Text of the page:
The statutory framework for compulsory acquisition is comprehensively outlined in Part VIII of the Land Act, 2016. Courts have observed that with a view to ensuring that there was a real, rather than a fanciful or remote connection between the compulsory acquisition and the State’s developmental needs, Part VIII was drafted in detail. Indeed, history in the practice of compulsory acquisition prompted such detail. Not only was the State able to keep its right to compulsorily acquire but the citizen too is protected from wanton and unnecessary deprivation of his private property.

With respect to extractives industry, the Cabinet Secretary in charge of mining is entitled under section 40 of the Mining Act, where necessary, to take steps under compulsory acquisition of land or rights or interests in land, to vest the land or area in question, or rights or interests in such land or area, in the Government or on behalf of the Government, where the consent required under sections 36, 37or 38 of the Mining Act 2016 is—unreasonably withheld; or the Cabinet Secretary considers that withholding of consent is contrary to the national interest.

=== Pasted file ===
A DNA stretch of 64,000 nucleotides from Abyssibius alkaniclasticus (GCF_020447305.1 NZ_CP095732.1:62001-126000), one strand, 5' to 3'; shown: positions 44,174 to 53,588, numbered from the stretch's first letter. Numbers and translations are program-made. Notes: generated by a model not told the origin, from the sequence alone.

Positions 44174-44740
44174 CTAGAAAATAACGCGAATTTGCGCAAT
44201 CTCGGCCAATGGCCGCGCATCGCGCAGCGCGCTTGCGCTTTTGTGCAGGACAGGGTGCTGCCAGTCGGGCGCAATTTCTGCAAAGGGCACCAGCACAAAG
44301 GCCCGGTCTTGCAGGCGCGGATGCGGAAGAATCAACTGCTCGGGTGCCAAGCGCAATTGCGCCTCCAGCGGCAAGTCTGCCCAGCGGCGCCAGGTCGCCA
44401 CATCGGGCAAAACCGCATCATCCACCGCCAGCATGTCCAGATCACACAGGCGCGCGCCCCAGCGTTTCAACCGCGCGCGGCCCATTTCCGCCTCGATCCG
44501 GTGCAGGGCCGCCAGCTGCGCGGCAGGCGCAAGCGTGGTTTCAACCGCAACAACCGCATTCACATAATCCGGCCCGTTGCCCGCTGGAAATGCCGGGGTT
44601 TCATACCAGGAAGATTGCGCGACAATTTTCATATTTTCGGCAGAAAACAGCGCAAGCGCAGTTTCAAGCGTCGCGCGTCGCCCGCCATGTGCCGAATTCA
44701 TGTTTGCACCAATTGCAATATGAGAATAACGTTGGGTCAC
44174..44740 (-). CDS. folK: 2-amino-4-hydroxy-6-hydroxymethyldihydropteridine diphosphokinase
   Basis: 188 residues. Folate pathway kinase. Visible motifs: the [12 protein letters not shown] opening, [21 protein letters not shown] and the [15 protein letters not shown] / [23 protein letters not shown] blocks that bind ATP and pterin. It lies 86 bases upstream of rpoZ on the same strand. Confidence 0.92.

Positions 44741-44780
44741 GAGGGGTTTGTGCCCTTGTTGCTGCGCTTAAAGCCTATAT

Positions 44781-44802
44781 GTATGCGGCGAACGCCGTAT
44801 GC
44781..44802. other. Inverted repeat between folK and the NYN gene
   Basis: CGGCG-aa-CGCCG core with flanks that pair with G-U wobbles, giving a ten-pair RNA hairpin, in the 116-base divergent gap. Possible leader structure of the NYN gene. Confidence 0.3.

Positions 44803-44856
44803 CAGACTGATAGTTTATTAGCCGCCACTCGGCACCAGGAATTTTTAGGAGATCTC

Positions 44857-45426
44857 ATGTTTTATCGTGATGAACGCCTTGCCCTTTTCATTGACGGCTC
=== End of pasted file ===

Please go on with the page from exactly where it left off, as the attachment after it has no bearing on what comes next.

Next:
The Court, in the case of Patrick Musimba v National Land Commission & 4 others [2016] eKLR, observed that the power to expropriate private property as donated to the State by both the Constitution and statute law (the Land Act) leaves the private land owner with no alternative. The power involves the taking of a person’s land against his will. It is a serious invasion of his proprietary rights through the use of statutory authority. The private land owner has no alternative but wait for compensation. It is consequently necessary that the court must remain vigilant to see to it that the State or any organ of the state does not abuse the constitutional and statutory authority to expropriate private property.